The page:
The Katana is a Samurai's most trusted weapon, and the Ninjas'.

First off, the Katana was too long for 'ninja'. Assassinations (ninjas were assassins, not noble warriors, if anything) could not be performed well with a long sword... too much mess, too obvious. A ninja would probably have used hand claws, short daggers, and/or hand-to-hand combat to dispatch an enemy in close quarters. Think logic, people.. the last thing a ninja wants is to be seen or heard.

As for the Samurai... the Samurai were, in battle, primarily mounted archers. Few people talk about how they redesigned stirrups so that they could stand up on a horse without bouncing, steadying their aim. Everyone seems more interested in the Katana, which was of course the Samurai's standby weapon. However, Samurai also used yari (thrusting spear) and naginata (a form of polearm) in combat. In a one-on-one battle, in an open place, against an unarmored opponent, yes, a Samurai would use a Katana. But in most combat situations, a bow and arrow were his most trusted weapons. In fact, the reason that the katana is curved (whereas it had once been straight) is because cavalry combat became so important in their history. Fighting on horseback requires a curved edge that won't stick in an enemy and/or tear the weapon from the user's hands.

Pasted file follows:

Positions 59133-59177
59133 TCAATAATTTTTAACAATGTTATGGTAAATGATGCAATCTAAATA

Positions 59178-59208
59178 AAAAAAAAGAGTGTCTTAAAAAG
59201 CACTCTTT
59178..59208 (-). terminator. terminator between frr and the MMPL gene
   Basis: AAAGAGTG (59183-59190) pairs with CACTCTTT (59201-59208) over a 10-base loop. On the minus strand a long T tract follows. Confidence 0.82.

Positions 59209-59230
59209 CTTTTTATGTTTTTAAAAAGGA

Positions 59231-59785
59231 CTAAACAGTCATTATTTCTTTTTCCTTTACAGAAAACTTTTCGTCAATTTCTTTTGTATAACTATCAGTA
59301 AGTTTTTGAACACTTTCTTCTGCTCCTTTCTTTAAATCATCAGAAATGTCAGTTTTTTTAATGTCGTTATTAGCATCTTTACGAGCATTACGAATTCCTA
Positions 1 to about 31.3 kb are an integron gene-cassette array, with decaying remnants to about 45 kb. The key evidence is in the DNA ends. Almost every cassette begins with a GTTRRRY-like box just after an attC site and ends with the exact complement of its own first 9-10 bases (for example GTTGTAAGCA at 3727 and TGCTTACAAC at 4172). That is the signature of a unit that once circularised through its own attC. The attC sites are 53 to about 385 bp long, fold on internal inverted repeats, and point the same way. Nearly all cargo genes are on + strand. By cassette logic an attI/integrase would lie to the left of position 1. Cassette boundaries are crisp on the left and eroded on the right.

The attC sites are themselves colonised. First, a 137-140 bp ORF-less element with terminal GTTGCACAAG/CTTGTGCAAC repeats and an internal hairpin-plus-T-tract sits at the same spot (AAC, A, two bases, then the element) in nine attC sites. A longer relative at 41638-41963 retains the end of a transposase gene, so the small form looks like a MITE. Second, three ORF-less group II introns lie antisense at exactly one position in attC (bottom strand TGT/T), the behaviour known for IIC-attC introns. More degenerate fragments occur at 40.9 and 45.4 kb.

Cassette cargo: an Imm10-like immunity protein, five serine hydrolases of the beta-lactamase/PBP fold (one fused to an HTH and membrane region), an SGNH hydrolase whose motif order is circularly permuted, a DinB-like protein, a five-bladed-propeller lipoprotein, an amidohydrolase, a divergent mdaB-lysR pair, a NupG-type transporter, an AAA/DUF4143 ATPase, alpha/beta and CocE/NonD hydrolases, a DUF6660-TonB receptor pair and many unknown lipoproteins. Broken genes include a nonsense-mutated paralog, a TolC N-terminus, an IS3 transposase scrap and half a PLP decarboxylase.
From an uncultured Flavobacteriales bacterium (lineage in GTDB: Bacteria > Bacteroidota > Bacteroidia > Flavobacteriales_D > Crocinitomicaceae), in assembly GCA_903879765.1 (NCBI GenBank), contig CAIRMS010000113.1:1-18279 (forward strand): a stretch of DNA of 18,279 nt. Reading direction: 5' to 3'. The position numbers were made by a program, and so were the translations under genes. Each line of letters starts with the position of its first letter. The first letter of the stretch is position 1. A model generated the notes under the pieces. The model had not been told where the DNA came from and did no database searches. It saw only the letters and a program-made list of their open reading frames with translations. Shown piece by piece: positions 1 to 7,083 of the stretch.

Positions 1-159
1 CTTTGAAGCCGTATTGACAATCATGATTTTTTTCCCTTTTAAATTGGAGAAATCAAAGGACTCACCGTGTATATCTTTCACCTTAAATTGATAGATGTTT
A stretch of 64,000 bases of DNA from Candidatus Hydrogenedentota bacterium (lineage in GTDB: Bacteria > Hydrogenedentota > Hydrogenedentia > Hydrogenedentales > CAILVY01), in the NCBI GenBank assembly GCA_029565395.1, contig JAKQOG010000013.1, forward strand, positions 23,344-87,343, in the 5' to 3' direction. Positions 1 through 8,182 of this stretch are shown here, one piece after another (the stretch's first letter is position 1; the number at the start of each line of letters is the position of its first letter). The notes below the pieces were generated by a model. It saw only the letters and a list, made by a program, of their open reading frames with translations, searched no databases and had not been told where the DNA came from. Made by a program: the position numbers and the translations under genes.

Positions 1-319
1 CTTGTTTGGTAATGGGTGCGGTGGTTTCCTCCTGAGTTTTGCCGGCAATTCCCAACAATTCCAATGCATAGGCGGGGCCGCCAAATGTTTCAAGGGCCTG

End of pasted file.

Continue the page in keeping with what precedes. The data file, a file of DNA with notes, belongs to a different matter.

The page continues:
A Samurai with a Katana would easily defeat a European Knight.

There's a great article about this, if you have patience to read. It's and it is well-thought out piece of work.

As for us... first off, a Samurai and a Knight would probably never come into contact, so the discussion is moot. Secondly, both warriors are not necessariliy perfectly elite; Samurai were only human. Not all of them could be Kenshins (reference to an anime character, as I couldn't think of any outstanding real life Samurai by name) just as not all Chinese soldiers could be Lu Bu (look him up sometime. China has a rich history of warfare, as well) and not all Knights could be Lancelot. However, both warriors were trained in different styles, to accomplish different objectives. It would essentially end up being the luck of the draw.